Step 4: Shaving


Now that you’ve completed the necessary preparation steps, you are ready for your razor. It’s important that you always use a sharp blade and rinse it often. Start by shaving in the direction of hair growth. For stubborn hair, reapply shaving cream and repeat shaving in sideways motion, using small strokes to prevent irritation. Around the neck area, where hair grows in different directions, run fingers along neck to feel and follow the pattern.


Step 5: After Shave


So, you’ve followed all of our steps and are ready to start your day, right? Wrong! Don’t forget to seal and protect your freshly shaven skin with a light after shave cream designed to penetrate the skin quickly and easily. Once you’ve applied your after shave cream, you are ready to face the day.

 

Shaving doesn’t have to be a chore. If don’t correctly, you may even enjoy it. Here are our top tips for getting the smoothest, closest shave without irritation.

 

Preparation is king !  Be sure to shave after you shower or use warm water to thoroughly wet your face before shaving. Applying a warm, wet towel or washcloth to your face for a few minutes can also help soften your hair and open your pores. For men with very coarse whiskers, you may want to apply the hot towel a few times in succession to really loosen things up.

 

Protection is next. Since the shaving brush will bring the razor closer to your skin, you want to be sure the blades can easily glide over the skin. A high quality Pre Shave oil will have the right formulation so that it won’t cause you to break out or leave your skin feeling greasy. This will serve as an all-important barrier between your skin and the blades.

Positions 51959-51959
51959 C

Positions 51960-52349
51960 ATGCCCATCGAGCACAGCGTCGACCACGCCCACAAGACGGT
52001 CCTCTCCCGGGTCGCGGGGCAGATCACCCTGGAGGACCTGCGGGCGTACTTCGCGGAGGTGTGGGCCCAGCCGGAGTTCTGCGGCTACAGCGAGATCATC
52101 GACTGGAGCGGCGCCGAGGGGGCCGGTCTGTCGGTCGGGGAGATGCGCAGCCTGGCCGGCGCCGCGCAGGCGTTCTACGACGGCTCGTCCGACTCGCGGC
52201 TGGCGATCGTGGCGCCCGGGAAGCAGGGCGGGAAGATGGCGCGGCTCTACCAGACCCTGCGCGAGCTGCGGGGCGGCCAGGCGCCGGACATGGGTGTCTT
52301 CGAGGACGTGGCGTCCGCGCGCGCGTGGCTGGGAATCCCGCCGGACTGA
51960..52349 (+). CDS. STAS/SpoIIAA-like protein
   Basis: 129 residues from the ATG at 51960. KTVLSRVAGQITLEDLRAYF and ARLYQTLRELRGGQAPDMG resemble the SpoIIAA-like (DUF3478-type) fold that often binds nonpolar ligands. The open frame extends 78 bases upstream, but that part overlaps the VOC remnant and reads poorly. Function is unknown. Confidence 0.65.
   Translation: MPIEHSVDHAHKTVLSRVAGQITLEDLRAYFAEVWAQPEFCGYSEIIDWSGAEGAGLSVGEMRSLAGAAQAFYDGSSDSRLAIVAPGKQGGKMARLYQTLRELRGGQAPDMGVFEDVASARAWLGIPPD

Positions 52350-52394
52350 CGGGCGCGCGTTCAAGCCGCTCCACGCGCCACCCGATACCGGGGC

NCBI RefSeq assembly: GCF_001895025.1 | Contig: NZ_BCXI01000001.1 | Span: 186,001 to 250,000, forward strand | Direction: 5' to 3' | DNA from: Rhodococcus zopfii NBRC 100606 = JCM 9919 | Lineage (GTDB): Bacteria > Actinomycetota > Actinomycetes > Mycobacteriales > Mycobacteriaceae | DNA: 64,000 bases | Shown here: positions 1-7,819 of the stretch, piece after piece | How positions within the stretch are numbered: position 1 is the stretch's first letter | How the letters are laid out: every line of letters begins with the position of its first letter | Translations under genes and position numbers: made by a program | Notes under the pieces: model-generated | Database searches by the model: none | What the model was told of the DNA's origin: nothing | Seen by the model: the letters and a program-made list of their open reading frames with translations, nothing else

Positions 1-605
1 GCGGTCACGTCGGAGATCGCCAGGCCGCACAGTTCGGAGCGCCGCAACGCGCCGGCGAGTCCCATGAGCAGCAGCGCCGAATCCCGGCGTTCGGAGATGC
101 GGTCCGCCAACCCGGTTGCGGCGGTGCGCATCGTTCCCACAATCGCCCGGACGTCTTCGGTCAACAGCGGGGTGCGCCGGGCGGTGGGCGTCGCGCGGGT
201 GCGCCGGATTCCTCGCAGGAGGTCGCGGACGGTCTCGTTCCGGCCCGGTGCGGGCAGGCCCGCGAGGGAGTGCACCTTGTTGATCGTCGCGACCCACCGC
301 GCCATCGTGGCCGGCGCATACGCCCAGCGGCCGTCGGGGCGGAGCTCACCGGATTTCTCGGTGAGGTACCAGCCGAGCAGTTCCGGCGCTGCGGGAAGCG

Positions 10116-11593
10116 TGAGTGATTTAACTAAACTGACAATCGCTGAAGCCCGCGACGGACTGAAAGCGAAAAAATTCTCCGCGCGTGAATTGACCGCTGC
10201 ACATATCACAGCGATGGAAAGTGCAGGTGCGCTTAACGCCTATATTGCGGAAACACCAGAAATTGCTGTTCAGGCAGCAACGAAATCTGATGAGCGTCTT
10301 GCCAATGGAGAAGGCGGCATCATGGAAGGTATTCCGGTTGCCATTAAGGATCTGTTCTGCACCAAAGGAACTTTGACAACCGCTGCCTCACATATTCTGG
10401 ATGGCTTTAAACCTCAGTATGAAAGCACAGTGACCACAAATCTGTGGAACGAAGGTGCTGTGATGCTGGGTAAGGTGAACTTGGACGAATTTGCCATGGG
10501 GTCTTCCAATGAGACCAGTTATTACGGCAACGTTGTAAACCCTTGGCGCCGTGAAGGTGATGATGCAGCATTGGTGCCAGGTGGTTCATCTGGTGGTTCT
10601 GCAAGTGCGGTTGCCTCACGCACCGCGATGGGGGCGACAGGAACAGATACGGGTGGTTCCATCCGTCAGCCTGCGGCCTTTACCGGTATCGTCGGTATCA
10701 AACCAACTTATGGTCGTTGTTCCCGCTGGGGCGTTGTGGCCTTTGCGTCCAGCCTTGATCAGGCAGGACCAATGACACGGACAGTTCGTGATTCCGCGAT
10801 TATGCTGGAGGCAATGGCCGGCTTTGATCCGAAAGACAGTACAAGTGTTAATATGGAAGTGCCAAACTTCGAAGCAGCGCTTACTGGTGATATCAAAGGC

Application. A high-quality shaving brush is the most effective way to guarantee a smooth, painless shave. The bristles gently exfoliates the skin, which removes anything coming between your whiskers and the razor. As you sweep the brush in a circular motion over your face, the bristles lift the hair up and away from the skin allowing for the closest shave possible without common shaving issues such as razor burns and bumps.

 

Now that you’ve prepped your skin, you are ready for the blades. Always use a sharp blade and rinse it often. Begin by shaving in the direction of hair growth. For stubborn hair, reapply shaving cream and repeat shaving in sideways motion, using small strokes to prevent irritation. Around the neck area, where hair grows in different directions, run fingers along neck to feel and follow the pattern.

 

Don’t let all of that hard work go to waste. After you’ve shaved, you want to apply a light after shave lotion designed to penetrate your skin quickly and easily. A good after shave will regenerate cells after shaving and hydrate your skin, leaving it feeling soft and smooth.

 

If you do these simple steps, you are ready to face the day ! We guarantee it !

 

 

Maybe dad didn’t tell you this, but one of the most important steps in shaving is to use a shaving brush made of Badger hair. Badger hair is the only type of hair that will retain water…and warm water is the secret to a great shave!